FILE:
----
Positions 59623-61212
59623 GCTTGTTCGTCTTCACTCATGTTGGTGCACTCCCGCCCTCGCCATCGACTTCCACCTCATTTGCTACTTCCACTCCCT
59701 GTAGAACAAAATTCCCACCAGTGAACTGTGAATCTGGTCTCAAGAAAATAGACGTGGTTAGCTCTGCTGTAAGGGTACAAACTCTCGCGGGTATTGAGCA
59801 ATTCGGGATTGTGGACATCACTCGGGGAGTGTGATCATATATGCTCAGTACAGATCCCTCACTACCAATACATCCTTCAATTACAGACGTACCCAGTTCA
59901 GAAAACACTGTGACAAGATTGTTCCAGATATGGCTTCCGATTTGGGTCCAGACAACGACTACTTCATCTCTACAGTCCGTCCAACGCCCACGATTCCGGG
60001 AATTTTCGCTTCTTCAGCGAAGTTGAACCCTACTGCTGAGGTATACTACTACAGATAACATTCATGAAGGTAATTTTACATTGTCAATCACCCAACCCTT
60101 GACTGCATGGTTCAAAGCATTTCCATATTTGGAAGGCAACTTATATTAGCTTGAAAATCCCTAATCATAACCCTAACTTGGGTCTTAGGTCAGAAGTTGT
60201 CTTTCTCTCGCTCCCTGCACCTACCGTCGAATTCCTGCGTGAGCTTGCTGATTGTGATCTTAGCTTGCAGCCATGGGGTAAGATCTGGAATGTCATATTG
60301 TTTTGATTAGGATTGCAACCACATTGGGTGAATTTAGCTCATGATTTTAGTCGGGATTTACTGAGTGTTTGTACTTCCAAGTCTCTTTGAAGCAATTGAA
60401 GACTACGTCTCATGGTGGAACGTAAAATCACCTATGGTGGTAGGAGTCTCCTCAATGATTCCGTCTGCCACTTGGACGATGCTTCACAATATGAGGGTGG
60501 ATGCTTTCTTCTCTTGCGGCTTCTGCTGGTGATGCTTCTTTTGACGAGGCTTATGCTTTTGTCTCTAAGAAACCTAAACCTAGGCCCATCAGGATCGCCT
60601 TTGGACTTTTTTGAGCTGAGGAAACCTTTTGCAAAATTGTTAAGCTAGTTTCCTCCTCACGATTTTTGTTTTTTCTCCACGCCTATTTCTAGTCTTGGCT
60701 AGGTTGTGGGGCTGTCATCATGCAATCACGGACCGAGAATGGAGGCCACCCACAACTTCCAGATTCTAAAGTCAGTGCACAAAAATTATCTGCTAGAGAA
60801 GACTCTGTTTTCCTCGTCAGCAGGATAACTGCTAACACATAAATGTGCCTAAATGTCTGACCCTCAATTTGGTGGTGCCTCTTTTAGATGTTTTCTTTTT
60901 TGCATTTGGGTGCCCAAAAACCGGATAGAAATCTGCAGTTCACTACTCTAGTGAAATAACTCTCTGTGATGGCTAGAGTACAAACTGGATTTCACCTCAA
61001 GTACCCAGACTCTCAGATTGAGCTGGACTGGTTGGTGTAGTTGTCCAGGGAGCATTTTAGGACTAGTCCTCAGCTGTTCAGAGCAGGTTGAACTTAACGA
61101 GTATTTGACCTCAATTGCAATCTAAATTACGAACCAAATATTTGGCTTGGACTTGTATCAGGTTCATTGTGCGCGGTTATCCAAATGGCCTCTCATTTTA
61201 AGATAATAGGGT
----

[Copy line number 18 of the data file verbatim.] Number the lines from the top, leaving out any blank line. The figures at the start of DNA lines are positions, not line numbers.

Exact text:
61201 AGATAATAGGGT